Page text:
3. Q: What would happen to my RAID1/RAID0 sets if I shift one of the drives from being /dev/hdb to /dev/hdc? Because of cabling/case size/stupidity issues, I had to make my RAID sets on the same IDE controller (/dev/hda and /dev/hdb). Now that I've fixed some stuff, I want to move /dev/hdb to /dev/hdc. What would happen if I just change the /etc/mdtab and /etc/raid1.conf files to reflect the new location?
    A: For RAID-0/linear, one must be careful to specify the drives in exactly the same order. Thus, in the above example, if the original config is
    mdadd /dev/md0 /dev/hda /dev/hdb
    Then the new config *must* be
    mdadd /dev/md0 /dev/hda /dev/hdc
    For RAID-1/4/5, the drive's ''RAID number'' is stored in its RAID superblock, and therefore the order in which the disks are specified is not important. RAID-0/linear does not have a superblock due to it's older design, and the desire to maintain backwards compatibility with this older design.
  4. Q: Can I convert a two-disk RAID-1 mirror to a three-disk RAID-5 array?
    A: Yes. Michael at BizSystems has come up with a clever, sneaky way of doing this. However, like virtually all manipulations of RAID arrays once they have data on them, it is dangerous and prone to human error. Make a backup before you start.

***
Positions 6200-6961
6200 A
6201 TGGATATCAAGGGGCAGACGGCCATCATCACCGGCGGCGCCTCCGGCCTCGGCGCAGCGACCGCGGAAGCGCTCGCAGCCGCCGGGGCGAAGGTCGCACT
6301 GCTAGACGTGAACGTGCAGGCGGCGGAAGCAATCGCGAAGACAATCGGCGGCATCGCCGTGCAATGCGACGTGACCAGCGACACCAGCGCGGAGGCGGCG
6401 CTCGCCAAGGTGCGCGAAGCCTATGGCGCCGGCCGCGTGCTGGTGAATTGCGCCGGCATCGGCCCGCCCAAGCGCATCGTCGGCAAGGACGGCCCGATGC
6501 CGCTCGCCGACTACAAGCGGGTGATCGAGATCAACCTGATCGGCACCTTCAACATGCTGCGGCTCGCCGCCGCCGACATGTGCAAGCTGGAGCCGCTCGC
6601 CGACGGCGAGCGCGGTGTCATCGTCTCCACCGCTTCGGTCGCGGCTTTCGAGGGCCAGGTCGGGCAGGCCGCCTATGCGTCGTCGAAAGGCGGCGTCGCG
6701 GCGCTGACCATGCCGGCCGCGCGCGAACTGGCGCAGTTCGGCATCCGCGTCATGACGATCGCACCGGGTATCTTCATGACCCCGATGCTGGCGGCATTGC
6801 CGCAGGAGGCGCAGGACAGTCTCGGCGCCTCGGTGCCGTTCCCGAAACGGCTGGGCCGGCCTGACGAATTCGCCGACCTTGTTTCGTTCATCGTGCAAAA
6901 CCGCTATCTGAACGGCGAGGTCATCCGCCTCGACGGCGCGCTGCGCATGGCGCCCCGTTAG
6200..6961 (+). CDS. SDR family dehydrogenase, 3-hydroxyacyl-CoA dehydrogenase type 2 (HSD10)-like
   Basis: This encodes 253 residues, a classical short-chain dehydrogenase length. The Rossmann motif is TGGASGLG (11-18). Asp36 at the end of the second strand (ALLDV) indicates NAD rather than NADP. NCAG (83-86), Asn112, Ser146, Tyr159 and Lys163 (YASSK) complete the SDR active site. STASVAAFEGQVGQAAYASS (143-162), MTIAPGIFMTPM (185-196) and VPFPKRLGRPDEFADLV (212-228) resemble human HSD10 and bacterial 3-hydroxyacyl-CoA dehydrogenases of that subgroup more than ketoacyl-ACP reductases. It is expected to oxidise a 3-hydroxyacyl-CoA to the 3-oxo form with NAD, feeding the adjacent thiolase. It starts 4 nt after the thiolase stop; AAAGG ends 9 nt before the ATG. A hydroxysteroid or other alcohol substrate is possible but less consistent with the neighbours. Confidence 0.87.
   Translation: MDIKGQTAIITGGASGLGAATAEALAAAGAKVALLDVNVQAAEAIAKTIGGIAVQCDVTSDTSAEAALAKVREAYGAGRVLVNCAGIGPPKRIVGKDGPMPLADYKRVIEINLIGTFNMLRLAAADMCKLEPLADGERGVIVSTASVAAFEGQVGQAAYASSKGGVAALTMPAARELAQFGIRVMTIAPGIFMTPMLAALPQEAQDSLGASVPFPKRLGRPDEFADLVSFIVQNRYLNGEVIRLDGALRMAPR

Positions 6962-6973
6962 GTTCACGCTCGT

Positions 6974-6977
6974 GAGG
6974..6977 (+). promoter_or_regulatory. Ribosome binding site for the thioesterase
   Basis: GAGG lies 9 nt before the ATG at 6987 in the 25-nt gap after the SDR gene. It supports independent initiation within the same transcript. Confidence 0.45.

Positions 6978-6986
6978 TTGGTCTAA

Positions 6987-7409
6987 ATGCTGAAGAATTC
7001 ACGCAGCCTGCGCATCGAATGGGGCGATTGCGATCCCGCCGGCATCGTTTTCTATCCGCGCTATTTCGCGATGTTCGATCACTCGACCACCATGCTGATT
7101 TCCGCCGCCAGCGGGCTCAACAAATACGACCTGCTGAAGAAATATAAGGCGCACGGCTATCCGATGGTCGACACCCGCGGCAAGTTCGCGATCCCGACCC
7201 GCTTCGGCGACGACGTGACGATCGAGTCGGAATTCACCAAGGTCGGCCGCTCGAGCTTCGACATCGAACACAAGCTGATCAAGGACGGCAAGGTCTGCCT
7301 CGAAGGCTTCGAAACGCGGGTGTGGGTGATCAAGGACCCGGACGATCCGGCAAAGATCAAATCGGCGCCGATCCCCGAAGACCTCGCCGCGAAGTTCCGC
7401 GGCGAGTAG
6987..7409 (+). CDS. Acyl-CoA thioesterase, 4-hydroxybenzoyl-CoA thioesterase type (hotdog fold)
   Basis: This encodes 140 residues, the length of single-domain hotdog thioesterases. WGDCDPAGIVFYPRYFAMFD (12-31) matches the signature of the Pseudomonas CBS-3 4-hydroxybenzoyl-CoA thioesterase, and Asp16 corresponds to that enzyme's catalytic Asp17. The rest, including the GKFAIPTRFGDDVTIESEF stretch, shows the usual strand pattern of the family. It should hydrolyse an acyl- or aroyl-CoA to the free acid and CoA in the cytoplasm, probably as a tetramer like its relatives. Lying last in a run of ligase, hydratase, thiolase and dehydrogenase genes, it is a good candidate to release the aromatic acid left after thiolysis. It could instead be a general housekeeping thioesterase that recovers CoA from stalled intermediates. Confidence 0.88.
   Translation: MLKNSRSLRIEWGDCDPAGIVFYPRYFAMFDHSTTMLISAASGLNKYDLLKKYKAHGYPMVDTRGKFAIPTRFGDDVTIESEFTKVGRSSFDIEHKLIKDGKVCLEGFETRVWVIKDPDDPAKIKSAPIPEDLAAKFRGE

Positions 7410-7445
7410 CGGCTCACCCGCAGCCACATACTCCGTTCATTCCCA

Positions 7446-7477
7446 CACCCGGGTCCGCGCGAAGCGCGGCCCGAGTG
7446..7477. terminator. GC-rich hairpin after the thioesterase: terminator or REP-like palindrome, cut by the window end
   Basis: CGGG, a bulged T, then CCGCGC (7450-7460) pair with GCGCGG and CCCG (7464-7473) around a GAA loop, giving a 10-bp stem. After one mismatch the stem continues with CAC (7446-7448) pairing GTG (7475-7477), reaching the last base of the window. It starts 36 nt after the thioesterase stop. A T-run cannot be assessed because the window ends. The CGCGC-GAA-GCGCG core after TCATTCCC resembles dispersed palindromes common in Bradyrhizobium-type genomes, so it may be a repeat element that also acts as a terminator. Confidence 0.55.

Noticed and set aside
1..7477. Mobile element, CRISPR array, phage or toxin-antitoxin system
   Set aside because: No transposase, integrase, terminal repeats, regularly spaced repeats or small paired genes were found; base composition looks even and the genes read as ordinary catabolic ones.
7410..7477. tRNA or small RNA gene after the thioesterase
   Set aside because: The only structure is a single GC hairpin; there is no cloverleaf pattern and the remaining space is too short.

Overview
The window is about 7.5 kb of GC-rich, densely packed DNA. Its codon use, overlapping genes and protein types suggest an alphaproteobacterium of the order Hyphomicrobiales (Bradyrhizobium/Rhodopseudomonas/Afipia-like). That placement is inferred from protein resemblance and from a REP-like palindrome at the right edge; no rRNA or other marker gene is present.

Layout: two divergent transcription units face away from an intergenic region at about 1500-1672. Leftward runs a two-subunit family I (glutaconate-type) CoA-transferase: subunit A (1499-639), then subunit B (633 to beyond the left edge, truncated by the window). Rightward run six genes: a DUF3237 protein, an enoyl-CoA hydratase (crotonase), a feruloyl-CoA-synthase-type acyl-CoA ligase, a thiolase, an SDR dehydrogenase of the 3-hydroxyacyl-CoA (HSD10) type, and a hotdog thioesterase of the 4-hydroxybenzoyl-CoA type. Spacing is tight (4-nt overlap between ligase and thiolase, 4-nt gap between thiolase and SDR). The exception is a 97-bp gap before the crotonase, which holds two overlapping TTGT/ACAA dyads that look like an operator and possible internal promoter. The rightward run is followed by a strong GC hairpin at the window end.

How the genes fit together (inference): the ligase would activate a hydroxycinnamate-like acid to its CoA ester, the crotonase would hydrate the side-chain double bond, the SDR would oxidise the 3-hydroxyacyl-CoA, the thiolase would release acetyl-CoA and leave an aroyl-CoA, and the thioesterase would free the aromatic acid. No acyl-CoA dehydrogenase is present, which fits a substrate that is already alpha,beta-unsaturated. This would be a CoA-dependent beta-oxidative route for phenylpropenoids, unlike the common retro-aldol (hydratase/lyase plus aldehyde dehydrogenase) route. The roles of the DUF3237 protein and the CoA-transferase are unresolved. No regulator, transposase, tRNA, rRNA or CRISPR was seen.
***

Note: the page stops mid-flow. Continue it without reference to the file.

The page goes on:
I will make the following assumptions:
    original: hda - hdc
    raid1 partitions hda3 - hdc3
    array name /dev/md0
    new hda - hdc - hdd
    raid5 partitions hda3 - hdc3 - hdd3
    array name: /dev/md1
    You must substitute the appropriate disk and partition numbers for 
    you system configuration. This will hold true for all config file 
    1) recompile kernel to include both raid1 and raid5
    2) install new kernel and verify that raid personalities are present
    3) disable the redundant partition on the raid 1 array. If this is a
     root mounted partition (mine was) you must be more careful.
     Reboot the kernel without starting raid devices or boot from rescue 
     system ( raid tools must be available )
     start non-redundant raid1
    mdadd -r -p1 /dev/md0 /dev/hda3
    4) configure raid5 but with 'funny' config file, note that there is 
      no hda3 entry and hdc3 is repeated. This is needed since the
      raid tools don't want you to do this.
    # raid-5 configuration
    raiddev                 /dev/md1
    raid-level              5